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Publication numberUS7276187 B2
Publication typeGrant
Application numberUS 11/447,873
Publication dateOct 2, 2007
Filing dateJun 7, 2006
Priority dateMar 27, 2002
Fee statusPaid
Also published asCN1259447C, CN1446940A, US6911163, US7125503, US7276186, US20030218153, US20050224766, US20060219988, US20060284143
Publication number11447873, 447873, US 7276187 B2, US 7276187B2, US-B2-7276187, US7276187 B2, US7276187B2
InventorsYoshiyuki Abe
Original AssigneeSumitomo Metal Mining Co., Ltd.
Export CitationBiBTeX, EndNote, RefMan
External Links: USPTO, USPTO Assignment, Espacenet
Transparent conductive thin film, process for producing the same, sintered target for producing the same, and transparent, electroconductive substrate for display panel, and organic electroluminiscence device
US 7276187 B2
Abstract
A transparent conductive thin film which can be produced easily by sputtering or the like with a sintered target, needs no post-treatment such as etching or grinding, is low in resistance and excellent in surface smoothness, and has a high transmittance in the low-wavelength region of visible rays; and transparent, electroconductive substrate for a display panel and an organic electroluminescence device excellent in light-emitting characteristics, both including the transparent conductive thin film. More particularly, a transparent conductive thin film comprising indium oxide as the major component and silicon as a dopant, having a substantially amorphous structure, wherein silicon is incorporated at 0.5 to 13% by atom on indium and silicon totaled; and a transparent conductive thin film comprising indium oxide as the major component and tungsten and germanium, wherein tungsten is incorporated at a W/In atomic ratio of 0.003 to 0.047 and germanium is incorporated at a Ge/In atomic ratio of 0.001 to 0.190.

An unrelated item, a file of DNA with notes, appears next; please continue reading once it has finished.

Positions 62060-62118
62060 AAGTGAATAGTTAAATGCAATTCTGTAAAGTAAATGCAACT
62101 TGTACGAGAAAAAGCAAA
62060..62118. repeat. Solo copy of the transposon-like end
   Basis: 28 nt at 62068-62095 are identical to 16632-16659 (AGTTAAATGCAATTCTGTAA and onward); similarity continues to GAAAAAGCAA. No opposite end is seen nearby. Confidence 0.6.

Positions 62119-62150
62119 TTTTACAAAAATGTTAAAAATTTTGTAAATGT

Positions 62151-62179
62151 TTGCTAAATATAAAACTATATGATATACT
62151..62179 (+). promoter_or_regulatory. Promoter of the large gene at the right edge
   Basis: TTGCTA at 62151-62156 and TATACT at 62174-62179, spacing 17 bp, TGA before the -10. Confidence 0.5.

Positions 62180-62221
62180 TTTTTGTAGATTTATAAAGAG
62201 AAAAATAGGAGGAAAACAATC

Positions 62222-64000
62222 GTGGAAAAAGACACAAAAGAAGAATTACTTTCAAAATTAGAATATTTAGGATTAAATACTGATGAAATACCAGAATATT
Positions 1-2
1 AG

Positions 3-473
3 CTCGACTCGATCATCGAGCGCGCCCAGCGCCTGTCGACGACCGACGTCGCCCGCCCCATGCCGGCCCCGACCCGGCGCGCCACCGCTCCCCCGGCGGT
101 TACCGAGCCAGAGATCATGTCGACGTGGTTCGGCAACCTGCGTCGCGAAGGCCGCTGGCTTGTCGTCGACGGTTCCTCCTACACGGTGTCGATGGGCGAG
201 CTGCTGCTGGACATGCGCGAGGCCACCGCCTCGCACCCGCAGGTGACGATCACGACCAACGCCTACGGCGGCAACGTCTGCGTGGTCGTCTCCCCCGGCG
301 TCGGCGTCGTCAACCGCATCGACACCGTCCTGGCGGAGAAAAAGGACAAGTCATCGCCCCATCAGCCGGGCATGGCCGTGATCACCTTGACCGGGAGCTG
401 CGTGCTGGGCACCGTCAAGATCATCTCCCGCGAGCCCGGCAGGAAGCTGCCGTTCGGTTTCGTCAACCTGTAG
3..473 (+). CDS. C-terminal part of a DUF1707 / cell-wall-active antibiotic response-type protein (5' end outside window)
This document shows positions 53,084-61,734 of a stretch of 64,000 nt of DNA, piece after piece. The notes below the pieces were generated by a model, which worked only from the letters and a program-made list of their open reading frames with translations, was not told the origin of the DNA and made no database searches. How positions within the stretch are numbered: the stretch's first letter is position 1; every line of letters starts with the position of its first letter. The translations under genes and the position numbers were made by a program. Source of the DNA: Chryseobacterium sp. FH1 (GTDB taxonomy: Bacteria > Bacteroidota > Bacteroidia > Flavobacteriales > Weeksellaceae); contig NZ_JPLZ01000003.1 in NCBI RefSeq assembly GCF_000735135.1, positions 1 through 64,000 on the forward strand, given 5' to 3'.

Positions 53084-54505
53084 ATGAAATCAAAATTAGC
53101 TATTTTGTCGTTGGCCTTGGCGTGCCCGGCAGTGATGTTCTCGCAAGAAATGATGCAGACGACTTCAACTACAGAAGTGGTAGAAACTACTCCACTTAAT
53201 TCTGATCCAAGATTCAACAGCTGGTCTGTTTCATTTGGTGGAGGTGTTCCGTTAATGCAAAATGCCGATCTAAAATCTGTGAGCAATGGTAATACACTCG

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Claims(5)
1. A sintered target for producing the transparent conductive thin film containing indium oxide as the major component and silicon, having a substantially amorphous structure, wherein the sintered target comprises sintered indium oxide doped with silicon and tungsten.